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WORKING IN SECURE CHILDREN’S HOMES WITH JUSTICE-INVOLVED CHILDREN: AN EXPLORATORY STUDY OF STAFF PERCEPTIONS OF CHILDREN AND THEIR OFFENCES

Phillips, Paula (2021) WORKING IN SECURE CHILDREN’S HOMES WITH JUSTICE-INVOLVED CHILDREN: AN EXPLORATORY STUDY OF STAFF PERCEPTIONS OF CHILDREN AND THEIR OFFENCES. Doctoral thesis, University of Huddersfield.

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Abstract

The youth justice system oversees the management of justice-involved children. It allows for detention in young offender institutions, secure training centres and secure children’s homes. The youngest and most vulnerable children are placed in secure children’s homes. The literature identifies that most children in custody have traumatic histories but are generally perceived negatively. There is a large body of literature on this subject but less on how the staff that work in the children’s secure estate perceive the children and their offences. This research focuses on this gap in knowledge. It asks:

What are staff perceptions about the children they work with?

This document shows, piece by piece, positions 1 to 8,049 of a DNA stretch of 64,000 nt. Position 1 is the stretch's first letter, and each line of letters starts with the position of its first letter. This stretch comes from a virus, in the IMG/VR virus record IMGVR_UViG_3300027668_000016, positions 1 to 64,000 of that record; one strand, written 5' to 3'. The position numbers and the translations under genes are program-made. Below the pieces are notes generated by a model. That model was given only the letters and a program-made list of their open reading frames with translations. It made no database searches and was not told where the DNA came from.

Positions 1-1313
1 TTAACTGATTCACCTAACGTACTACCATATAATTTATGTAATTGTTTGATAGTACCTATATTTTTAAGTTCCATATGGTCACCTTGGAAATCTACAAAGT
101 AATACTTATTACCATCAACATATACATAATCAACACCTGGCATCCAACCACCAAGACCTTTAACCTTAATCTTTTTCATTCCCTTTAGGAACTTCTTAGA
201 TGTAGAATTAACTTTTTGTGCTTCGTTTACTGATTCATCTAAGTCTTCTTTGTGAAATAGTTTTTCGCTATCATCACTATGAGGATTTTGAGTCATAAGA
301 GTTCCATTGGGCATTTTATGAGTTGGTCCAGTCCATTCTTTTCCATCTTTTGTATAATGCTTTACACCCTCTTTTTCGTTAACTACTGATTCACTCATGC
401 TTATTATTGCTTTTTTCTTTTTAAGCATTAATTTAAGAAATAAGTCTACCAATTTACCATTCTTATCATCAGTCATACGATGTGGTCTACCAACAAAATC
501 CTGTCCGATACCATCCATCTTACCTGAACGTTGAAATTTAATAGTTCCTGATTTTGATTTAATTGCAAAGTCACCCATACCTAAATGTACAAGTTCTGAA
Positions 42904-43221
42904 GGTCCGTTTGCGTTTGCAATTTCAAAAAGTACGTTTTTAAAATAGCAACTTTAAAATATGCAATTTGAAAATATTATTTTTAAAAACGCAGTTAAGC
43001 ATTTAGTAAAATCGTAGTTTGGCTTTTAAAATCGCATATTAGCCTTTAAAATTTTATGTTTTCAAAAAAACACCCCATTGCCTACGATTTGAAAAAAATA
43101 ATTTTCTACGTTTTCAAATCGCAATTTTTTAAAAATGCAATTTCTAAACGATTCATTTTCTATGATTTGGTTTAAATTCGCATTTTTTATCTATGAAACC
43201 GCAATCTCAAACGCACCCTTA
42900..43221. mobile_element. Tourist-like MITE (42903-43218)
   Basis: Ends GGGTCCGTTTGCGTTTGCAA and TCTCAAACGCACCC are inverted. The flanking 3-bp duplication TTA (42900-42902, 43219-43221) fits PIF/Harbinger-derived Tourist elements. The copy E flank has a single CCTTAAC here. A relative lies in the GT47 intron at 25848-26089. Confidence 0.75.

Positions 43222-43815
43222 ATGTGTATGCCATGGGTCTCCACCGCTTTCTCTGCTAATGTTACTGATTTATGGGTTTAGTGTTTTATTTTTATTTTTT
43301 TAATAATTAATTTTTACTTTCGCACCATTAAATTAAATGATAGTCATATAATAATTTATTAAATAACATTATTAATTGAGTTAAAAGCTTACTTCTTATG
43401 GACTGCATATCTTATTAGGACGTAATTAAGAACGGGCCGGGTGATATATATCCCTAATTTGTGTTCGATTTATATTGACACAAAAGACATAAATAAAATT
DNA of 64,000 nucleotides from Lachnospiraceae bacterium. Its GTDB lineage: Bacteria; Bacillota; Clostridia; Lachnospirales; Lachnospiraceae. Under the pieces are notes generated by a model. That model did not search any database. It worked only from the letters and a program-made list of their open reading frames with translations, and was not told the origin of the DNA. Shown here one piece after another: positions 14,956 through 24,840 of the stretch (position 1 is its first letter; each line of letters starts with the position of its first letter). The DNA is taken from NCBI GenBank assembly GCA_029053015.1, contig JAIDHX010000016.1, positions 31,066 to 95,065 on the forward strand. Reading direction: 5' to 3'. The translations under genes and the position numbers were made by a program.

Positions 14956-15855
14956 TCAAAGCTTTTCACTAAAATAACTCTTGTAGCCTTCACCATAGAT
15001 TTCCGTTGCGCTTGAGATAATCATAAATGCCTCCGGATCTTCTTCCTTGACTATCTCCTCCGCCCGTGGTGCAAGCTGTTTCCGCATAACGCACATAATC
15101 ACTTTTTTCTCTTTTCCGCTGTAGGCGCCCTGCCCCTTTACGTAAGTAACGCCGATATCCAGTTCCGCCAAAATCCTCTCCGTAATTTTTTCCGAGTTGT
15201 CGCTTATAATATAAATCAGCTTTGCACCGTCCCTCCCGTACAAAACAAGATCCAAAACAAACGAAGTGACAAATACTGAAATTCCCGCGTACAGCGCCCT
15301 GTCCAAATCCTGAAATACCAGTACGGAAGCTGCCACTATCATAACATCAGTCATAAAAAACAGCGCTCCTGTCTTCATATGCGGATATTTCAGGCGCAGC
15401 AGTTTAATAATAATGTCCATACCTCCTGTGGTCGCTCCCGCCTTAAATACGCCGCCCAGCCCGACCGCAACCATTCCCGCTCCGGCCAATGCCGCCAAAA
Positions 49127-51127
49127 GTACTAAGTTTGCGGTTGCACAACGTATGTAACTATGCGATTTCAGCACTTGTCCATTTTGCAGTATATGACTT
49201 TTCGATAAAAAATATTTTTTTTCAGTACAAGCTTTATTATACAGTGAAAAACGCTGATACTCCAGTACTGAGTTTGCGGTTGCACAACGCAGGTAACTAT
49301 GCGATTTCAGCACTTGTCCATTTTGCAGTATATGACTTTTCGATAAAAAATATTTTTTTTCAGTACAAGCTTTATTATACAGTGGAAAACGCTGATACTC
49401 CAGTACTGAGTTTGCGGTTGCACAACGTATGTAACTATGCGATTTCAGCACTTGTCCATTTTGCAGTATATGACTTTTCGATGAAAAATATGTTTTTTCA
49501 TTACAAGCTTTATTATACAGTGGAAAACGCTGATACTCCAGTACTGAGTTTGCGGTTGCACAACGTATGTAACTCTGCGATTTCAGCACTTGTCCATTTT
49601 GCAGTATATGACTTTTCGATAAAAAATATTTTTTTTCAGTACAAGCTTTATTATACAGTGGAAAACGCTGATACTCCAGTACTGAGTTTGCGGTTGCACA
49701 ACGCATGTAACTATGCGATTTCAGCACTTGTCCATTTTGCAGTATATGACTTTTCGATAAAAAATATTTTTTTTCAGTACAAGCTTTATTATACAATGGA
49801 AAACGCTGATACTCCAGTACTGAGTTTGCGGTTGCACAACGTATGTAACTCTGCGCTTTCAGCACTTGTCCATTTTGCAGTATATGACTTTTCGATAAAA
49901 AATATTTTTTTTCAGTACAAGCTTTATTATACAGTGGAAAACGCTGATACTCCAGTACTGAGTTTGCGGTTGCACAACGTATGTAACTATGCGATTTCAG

What influences staff perceptions about the children they work with?

A qualitative method, underpinned by a social constructivist position, yielded a co-constructed ‘reality’ between the researcher and the participants. This revealed that perceptions of justice-involved children are context reliant, related to staff personal histories and their work settings. Overall, staff perceived children as ‘child first, offender second’ with histories as ‘victims’ and with complex needs. Such accounts were, however, qualified, with the characteristics of the child, the offence type and current behaviour all having an impact, as did the setting.

The recommendations highlight the need for further research exploring the factors behind perception of ‘child first, offender second’ approaches. There is also a need for research that foregrounds the voices of children, particularly girls. Practice recommendations include promotion of culture change through critical enquiry and challenge; the need to develop service/staffing structure and roles; and recruitment processes. Support systems such as supervision are recommended as is staff development in specific areas, for example for those working with young people who self-harm or who have learning difficulties.

Item Type: Thesis (Doctoral)
Subjects: H Social Sciences > H Social Sciences (General)
Schools: School of Human and Health Sciences
Depositing User: Annabel Danson-Darbyshire
Date Deposited: 15 Nov 2021 15:32
Last Modified: 15 Nov 2021 15:32
URI: http://eprints.hud.ac.uk/id/eprint/35608

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